Communism – or, to be more precise, Marxism – made sweeping promises of a rosy utopian world society: all people are equal; from each according to his ability, to each according to his need; the end of the bourgeoisie, the rise of the proletariat; and the end of poverty. In reality, the nature of the communist societies that emerged during the 20th century was far from this grandiose vision.
Communism obviously was not successful in terms of the most obvious measure: namely, its own longevity. The world's first and its longest-lived communist regime, the Soviet Union, well and truly collapsed. The world's most populous country, the People's Republic of China, is stronger than ever, but effectively remains communist in name only (as does its southern neighbour, Vietnam).
However, this article does not seek to measure communism's success based on the survival rate of particular governments; nor does it seek to analyse (in any great detail) why particular regimes failed (and there's no shortage of other articles that do analyse just that). More important than whether the regimes themselves prospered or met their demise, is their legacy and their long-term impact on the societies that they presided over. So, how successful was the communism experiment, in actually improving the economic, political, and cultural conditions of the populations that experienced it?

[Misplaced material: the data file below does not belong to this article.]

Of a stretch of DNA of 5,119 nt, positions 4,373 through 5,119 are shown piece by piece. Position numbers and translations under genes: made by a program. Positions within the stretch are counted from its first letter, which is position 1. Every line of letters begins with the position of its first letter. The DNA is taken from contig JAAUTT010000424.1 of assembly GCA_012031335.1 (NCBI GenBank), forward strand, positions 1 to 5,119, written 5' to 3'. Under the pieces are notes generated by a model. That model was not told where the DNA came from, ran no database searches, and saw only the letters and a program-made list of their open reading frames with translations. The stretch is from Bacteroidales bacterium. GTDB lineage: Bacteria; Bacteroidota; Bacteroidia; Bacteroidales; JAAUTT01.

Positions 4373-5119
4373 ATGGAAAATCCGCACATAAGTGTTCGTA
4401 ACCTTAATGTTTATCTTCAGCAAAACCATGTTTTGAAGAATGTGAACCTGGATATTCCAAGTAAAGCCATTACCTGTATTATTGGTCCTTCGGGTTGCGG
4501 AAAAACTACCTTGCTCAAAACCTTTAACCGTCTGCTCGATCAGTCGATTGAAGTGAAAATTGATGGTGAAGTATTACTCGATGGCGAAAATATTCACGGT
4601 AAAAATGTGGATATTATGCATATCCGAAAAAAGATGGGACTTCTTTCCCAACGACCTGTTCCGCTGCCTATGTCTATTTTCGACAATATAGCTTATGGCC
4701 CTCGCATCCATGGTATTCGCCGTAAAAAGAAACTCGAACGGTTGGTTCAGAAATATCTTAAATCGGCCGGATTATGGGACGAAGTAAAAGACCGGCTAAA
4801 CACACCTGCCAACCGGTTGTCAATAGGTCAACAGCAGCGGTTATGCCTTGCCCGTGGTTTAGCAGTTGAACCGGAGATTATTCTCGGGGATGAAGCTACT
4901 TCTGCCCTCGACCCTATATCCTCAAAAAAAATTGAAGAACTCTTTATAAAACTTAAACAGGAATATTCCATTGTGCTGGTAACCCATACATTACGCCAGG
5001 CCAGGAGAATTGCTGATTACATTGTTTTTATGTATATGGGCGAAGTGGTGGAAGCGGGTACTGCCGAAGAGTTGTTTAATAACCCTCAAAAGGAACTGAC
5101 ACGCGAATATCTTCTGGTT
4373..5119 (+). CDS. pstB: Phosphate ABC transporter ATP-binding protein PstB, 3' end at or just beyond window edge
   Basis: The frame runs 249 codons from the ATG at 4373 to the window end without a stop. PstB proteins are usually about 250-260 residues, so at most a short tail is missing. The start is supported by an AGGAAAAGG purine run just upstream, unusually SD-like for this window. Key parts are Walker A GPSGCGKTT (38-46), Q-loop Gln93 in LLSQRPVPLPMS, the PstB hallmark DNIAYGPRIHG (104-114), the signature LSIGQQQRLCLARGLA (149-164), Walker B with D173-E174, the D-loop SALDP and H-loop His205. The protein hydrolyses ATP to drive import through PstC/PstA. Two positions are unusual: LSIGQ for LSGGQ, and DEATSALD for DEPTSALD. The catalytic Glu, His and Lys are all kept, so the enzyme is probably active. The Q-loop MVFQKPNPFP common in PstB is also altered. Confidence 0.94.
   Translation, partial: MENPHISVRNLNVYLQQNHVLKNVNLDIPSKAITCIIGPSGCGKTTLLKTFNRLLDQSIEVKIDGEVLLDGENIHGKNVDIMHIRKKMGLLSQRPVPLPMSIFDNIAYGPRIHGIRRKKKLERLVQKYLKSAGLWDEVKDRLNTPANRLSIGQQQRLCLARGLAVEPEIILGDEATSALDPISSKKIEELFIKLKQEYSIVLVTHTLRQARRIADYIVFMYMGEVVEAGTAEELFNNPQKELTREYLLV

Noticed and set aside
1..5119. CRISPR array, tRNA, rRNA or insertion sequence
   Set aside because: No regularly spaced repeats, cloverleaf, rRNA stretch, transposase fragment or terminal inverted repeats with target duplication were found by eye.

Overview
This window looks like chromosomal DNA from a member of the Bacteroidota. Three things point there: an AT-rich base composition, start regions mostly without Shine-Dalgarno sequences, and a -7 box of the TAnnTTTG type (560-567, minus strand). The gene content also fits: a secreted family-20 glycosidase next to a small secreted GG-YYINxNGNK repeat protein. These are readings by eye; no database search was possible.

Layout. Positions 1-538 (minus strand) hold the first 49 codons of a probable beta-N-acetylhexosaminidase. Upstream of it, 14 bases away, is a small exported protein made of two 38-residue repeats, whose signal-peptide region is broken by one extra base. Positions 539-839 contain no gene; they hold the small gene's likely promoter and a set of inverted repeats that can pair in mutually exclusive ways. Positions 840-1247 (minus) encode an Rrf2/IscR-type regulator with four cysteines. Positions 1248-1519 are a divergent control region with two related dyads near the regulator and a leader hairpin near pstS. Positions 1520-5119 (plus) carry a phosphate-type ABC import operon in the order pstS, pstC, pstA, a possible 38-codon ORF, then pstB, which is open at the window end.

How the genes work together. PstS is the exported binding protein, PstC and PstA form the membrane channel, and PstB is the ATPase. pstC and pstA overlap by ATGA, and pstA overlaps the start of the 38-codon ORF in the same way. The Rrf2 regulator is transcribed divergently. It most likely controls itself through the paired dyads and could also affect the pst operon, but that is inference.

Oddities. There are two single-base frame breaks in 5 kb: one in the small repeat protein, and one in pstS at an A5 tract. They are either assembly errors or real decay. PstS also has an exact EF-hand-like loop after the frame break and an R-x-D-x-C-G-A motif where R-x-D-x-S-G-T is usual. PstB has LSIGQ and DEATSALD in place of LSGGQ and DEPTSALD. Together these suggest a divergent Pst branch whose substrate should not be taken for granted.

Most discussion of late seems to treat this encroaching joblessness entirely as an economic issue. Families without incomes, spiralling wealth inequality, broken taxation mechanisms. And, consequently, the solutions being proposed are mainly economic ones. For example, a Universal Basic Income to help everyone make ends meet. However, in my opinion, those economic issues are actually relatively easy to address, and as a matter of sheer necessity we will sort them out sooner or later, via a UBI or via whatever else fits the bill.
The more pertinent issue is actually a social and a psychological one. Namely: how will people keep themselves occupied in such a world? How will people nourish their ambitions, feel that they have a purpose in life, and feel that they make a valuable contribution to society? How will we prevent the malaise of despair, depression, and crime from engulfing those who lack gainful enterprise? To borrow the colourful analogy that others have penned: assuming that there's food on the table either way, how do we head towards a Star Trek rather than a Mad Max future?
The infamous East India Company, "the Company that Owned a Nation", is remembered harshly by history. And rightly so. On the whole, it was an exploitative venture, and the British individuals involved with it were ruthless opportunists. The Company's actions directly resulted in the impoverishment, the subjugation, and in several instances the death of countless citizens of the Indian Subcontinent.